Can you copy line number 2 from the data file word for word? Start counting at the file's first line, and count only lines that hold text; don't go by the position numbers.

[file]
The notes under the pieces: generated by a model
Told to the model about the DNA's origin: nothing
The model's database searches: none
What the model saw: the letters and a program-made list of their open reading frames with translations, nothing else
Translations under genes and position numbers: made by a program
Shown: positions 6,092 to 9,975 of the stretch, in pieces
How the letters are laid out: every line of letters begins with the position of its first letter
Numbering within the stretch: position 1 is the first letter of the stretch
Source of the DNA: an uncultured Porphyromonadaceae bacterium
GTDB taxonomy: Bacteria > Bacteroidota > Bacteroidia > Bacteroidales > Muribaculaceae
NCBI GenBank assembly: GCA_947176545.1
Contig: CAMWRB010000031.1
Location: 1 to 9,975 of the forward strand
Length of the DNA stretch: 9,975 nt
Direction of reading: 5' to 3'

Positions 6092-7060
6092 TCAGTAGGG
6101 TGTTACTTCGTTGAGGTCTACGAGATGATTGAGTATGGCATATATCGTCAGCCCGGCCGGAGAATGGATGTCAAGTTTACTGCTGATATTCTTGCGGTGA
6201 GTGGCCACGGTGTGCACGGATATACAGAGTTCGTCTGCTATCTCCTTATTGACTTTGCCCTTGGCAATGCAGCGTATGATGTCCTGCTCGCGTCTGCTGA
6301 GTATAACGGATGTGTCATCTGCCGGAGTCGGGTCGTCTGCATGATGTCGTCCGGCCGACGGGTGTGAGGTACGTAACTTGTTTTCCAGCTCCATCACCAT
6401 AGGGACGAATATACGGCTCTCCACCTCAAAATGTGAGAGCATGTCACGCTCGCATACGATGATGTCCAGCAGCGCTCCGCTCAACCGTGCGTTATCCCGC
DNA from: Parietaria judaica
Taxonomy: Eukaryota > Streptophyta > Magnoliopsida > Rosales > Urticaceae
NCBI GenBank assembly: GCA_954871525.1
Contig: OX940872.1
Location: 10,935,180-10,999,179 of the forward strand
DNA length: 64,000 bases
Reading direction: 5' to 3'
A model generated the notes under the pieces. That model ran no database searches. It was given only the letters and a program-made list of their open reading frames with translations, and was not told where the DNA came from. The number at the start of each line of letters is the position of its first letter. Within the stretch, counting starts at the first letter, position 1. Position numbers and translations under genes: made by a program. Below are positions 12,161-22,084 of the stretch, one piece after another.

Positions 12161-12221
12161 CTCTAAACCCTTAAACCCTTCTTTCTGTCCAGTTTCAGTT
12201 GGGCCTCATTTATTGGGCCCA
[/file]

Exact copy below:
Told to the model about the DNA's origin: nothing